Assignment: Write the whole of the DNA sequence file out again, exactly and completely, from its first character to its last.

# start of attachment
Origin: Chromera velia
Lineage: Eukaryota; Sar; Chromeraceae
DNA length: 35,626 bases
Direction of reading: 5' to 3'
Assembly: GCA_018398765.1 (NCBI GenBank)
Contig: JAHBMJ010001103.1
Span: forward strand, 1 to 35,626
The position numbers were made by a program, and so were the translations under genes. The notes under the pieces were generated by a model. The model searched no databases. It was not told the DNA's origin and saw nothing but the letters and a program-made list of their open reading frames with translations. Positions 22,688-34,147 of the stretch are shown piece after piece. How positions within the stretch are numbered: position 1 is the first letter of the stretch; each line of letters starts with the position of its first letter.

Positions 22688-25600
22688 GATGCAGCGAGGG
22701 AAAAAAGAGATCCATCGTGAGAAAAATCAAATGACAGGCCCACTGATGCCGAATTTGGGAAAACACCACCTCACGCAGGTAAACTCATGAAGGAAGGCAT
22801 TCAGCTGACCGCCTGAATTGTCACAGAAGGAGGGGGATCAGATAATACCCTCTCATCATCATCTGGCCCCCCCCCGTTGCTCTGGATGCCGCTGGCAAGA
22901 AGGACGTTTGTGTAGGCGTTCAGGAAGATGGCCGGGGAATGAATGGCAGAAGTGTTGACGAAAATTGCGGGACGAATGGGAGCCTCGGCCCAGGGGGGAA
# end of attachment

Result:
Origin: Chromera velia
Lineage: Eukaryota; Sar; Chromeraceae
DNA length: 35,626 bases
Direction of reading: 5' to 3'
Assembly: GCA_018398765.1 (NCBI GenBank)
Contig: JAHBMJ010001103.1
Span: forward strand, 1 to 35,626
The position numbers were made by a program, and so were the translations under genes. The notes under the pieces were generated by a model. The model searched no databases. It was not told the DNA's origin and saw nothing but the letters and a program-made list of their open reading frames with translations. Positions 22,688-34,147 of the stretch are shown piece after piece. How positions within the stretch are numbered: position 1 is the first letter of the stretch; each line of letters starts with the position of its first letter.

Positions 22688-25600
22688 GATGCAGCGAGGG
22701 AAAAAAGAGATCCATCGTGAGAAAAATCAAATGACAGGCCCACTGATGCCGAATTTGGGAAAACACCACCTCACGCAGGTAAACTCATGAAGGAAGGCAT
22801 TCAGCTGACCGCCTGAATTGTCACAGAAGGAGGGGGATCAGATAATACCCTCTCATCATCATCTGGCCCCCCCCCGTTGCTCTGGATGCCGCTGGCAAGA
22901 AGGACGTTTGTGTAGGCGTTCAGGAAGATGGCCGGGGAATGAATGGCAGAAGTGTTGACGAAAATTGCGGGACGAATGGGAGCCTCGGCCCAGGGGGGAA